David was the first close friend Johannes ever had. The only difference between David and Johannes was that David was a womanizer. N. Helmut–Helmut was a short, brown-haired bespectacled white man with a barrel chest. He was always dressed in flashy clothing.
He came from a small town in Germany and was working for a German company in South Africa only a few months before he met Johannes. He turned out to be a horrible tennis player, but good practice for Johannes. O. Andre Zietsman–Andre was a blond-haired, well built, graceful man who proved to be a dear friend to Johannes. He was one of South Africa’s rising tennis stars.
At twenty-four he had already won dozens of prestigious tournaments and had participated in Wimbeldon and the U.S. Open. He had offered to teach Johannes the finer points of tennis. II. Strategies Used to Control and Condition People A.
Instill Fear 1. Physical abuse a. pg. 128: “..I spotted a row of canes of different lengths and thicknesses hanging behind it. The principal, seeing me staring at the canes, grinned and said, in a manner of suggesting that he had wanted me to see them, ‘As long as you behave, I won’t have to use any of those on you.’ ..I stared at my mother–she smiled; at Granny–she smiled too.
That made me abandon any inkling of escaping.” 2. Psychological abuse a. pg. 98: “..’what poison?’ I asked incredulously. ‘You fool, you’ll die without knowing it.’ ‘Who’ll kill me?’ I listened with horror and utter disbelief as my mother told her voodoo story. She said everything with such forthrightness and conviction, with such calculated clowness, her face a mask of grimness, that everything she said sank in, and I believed her wholly, accepted all she said as undisputed fact.” b. pg.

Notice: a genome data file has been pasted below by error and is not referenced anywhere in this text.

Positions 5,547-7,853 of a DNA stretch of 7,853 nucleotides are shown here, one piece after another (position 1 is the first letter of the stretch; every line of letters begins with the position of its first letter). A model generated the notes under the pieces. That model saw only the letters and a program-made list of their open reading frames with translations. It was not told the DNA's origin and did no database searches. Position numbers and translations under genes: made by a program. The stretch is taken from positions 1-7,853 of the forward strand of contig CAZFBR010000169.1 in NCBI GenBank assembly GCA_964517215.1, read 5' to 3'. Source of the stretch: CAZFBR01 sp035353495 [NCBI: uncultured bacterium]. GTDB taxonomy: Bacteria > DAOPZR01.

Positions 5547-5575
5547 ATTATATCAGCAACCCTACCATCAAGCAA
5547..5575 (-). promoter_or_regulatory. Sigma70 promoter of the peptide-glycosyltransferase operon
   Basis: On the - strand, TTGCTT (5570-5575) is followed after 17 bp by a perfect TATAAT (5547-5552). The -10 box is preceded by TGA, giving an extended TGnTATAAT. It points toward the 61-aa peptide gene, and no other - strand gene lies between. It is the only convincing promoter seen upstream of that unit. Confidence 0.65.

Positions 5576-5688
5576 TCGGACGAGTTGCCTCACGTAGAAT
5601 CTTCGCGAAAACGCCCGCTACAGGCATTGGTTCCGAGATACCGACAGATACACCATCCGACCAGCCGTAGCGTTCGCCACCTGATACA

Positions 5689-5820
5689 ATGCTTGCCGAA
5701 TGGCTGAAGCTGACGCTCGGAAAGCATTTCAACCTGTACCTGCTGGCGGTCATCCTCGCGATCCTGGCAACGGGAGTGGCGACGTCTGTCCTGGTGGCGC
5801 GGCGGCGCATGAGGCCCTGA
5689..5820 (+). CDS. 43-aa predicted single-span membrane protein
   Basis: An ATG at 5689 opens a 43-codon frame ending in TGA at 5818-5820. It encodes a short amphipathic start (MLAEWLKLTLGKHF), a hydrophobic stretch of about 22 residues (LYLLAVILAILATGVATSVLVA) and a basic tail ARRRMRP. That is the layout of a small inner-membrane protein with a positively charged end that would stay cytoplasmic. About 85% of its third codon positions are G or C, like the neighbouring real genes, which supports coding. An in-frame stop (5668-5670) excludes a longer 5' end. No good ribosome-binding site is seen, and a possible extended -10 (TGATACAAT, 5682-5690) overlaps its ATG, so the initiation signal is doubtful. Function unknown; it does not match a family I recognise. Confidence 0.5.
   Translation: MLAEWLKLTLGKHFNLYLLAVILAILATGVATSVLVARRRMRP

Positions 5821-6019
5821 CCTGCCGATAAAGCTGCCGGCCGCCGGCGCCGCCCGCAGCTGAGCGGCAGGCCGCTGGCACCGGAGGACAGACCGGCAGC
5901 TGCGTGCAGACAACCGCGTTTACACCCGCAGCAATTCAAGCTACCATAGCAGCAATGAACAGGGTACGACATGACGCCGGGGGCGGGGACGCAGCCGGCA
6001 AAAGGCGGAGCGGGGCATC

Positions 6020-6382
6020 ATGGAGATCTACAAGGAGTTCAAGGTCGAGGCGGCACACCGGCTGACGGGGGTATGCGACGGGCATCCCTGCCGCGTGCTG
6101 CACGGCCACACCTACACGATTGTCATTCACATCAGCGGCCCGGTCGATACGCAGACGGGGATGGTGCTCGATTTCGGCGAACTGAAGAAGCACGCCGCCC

126: “‘I wish I had done the same to my oldest son,’..’before the street claimed him..and.. turned him into a tsotsi.’ ..’But it’s too late now,’..’he’s beyond any help. I can’t help him even if I wanted to. He is dead.’ ‘How did he die?’ my mother asked in a sympathetic voice. ‘He shunned school and, instead, grew up to live by the knife.
And the same knife he lived by ended his life. That’s why whenever I see a boy-child refuse to go to school, I stop and tell the story of my dear little heartbreak.'” c. pg. 175: “A sarcastic smile playing on her face, my mother replied, ‘Maybe if you’d been saving all these years you’ve been working, instead of squandering money on liquor and dice, you’d have long become your own boss. Who knows, you might even be a millionaire. You have brains, Jackson, I will tell you that.
But you choose not to use them. Whatever happened to that ambitious, hardworking, thrifty family man who swept me off my feet thirteen years ago? The man who once vowed to make it despite what white people told him? My mother’s remarks wounded my father’s pride. He leaped off his chair as though it were a brazier full or red-hot coals. ‘Don’t lecture, you hear, woman, don’t lecture me!’ he fumed. ‘I’m the man of this house.
I wear the pants, not you! Watch your tongue or I’ll cut it out, you hear! I’ll cut it out!..this bloody business of telling me, your husband and lord, how to run this house has to stop! Right at this moment, or you’ll know why I’m called Mathabane!..You seem to forget that I bought you! I own you. Your duty is to look after my children, cook for me and do what I say. d. pg. 219: “‘I told you never t set foot in my house again, preacher,..I don’t want to hear any more about your white God.